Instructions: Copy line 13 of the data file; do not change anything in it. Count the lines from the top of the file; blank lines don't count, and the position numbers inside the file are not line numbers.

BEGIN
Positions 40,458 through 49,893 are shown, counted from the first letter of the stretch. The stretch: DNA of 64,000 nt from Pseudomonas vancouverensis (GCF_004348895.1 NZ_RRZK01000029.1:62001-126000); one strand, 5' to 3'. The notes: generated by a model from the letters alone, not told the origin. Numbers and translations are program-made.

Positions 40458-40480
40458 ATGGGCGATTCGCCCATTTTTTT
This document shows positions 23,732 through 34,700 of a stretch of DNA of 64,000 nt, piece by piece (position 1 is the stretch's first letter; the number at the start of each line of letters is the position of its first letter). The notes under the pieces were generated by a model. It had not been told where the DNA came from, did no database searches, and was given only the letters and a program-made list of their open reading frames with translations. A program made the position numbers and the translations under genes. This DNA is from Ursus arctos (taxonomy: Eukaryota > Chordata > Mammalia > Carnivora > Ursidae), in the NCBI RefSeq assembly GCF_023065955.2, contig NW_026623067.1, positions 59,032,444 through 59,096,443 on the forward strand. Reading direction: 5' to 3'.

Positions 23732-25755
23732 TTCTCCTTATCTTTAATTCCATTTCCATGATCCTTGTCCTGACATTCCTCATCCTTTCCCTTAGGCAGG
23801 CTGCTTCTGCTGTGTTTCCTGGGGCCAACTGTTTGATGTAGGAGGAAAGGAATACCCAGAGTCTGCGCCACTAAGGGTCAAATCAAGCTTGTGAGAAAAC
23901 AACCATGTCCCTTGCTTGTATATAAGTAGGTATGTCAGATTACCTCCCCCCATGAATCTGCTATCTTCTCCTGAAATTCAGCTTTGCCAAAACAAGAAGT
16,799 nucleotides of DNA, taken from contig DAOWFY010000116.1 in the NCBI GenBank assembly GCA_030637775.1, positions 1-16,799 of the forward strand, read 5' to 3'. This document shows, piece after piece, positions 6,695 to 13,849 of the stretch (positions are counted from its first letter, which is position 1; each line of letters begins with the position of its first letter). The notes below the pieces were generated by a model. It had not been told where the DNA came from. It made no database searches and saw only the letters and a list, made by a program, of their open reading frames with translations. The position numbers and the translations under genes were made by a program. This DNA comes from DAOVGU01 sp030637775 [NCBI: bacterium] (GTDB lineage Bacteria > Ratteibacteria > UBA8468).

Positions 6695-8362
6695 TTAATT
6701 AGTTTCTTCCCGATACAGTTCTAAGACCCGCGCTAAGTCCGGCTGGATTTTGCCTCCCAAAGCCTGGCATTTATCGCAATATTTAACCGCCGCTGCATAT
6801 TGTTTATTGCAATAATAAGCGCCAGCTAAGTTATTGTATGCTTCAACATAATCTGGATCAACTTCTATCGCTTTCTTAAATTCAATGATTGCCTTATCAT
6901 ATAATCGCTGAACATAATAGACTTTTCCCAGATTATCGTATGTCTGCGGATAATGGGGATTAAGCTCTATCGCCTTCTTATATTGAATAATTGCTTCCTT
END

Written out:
6801 TGTTTATTGCAATAATAAGCGCCAGCTAAGTTATTGTATGCTTCAACATAATCTGGATCAACTTCTATCGCTTTCTTAAATTCAATGATTGCCTTATCAT